Tweet. Tweet.

November 13, 2022

 

Looking back, blue birds have been significant in my life. Growing up in a Camp Fire Girls culture, I was a Blue Bird until I flew up after a sufficient passage of time and effort. I thoroughly enjoyed acquiring those color coded beads that signified achievement in activities like reading, academics, basic domestic chores, and even international travel. It will come as no surprise to those who know me that I can’t remember ever getting a bead for cooking. 

My other significant blue bird encounter came in a sweat lodge during my first vision quest.  Through a guided journey we were to make contact with an animal guide. After the journey, we were asked to name the animal that came to us. Deer, cougar, bear, blue heron, wolf. As these and other powerful animals were spoken in the darkness, I was determined to say nothing. For clearly unlike the other journey experiences, I encountered a flock of small blue birds in a Disney princess animation. Seriously? I hoped that somehow my teacher would forget I was there. But of course she didn’t and when she finally called on me to speak and a meek blue bird of happiness flew out of my mouth I could sense her eye rolling amid the stifled giggles in the lodge. We would explore this again another time.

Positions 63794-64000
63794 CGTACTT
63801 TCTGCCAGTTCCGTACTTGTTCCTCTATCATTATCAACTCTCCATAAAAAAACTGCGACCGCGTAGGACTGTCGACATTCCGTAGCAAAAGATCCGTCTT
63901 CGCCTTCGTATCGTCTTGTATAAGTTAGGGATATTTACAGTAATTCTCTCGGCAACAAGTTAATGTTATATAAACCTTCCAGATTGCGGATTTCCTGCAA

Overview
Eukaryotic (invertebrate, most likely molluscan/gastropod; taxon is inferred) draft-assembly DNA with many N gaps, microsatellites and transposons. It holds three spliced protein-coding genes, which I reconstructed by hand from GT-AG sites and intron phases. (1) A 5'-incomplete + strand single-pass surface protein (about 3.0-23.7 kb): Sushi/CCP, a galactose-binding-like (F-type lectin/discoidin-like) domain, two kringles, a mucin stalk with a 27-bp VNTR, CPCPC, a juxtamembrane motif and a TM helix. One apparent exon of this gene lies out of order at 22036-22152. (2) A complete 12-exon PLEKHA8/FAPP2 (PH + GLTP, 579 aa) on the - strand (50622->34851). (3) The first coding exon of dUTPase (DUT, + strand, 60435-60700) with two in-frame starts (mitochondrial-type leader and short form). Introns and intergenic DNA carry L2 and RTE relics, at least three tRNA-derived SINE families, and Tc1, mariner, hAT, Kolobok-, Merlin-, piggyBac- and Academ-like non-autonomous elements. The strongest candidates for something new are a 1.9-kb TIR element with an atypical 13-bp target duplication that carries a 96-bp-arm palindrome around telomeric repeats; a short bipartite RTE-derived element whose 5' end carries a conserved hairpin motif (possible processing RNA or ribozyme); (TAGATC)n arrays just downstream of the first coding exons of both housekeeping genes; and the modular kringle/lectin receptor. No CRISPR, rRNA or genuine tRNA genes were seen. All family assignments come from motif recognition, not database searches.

The blue bird flying through social media has not been significant in my life for many of the reasons it now seems to be in trouble. Basically there’s a lack of information integrity. The tweeted messages often lack veracity, civility, and human decency. You just can’t trust that bird song. It’s sad that so many hang on every note.

There was a time when bird songs were considered to hold valuable messages from the natural world, a time when communication with the natural world was considered essential to the human world. I’ve written about this from the Irish cultural perspective, but it’s a global indigenous perspective as reflected in this message from Grandmother Bernadette Rebienot, one of the Council of Thirteen Indigenous Grandmothers.

It’s time to ditch the social media bird. It’s time to turn again to authentic communication. With each other and the natural world. In that communication are the messages of hope and peace and possibility we so need in our world right now.

Indeed, what might be possible if we were to listen to those songs? I would suggest we would find tweets of true wisdom.

Beannacht,
Judith

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